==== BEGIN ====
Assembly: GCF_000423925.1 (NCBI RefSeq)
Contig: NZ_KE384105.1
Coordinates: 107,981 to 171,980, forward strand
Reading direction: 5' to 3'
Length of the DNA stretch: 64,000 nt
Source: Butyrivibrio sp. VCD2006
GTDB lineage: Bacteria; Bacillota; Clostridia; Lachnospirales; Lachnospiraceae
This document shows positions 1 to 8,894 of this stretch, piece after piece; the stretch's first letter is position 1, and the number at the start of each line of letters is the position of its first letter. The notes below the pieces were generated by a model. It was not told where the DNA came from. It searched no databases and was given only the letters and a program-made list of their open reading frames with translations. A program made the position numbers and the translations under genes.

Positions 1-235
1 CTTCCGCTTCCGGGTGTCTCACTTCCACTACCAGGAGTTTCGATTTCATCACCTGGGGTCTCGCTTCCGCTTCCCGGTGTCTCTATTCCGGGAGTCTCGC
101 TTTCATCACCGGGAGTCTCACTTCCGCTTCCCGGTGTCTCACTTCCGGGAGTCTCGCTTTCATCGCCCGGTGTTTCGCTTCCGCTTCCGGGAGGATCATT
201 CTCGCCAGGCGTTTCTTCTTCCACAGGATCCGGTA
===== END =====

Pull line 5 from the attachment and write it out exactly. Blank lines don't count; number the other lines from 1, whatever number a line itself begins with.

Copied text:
Length of the DNA stretch: 64,000 nt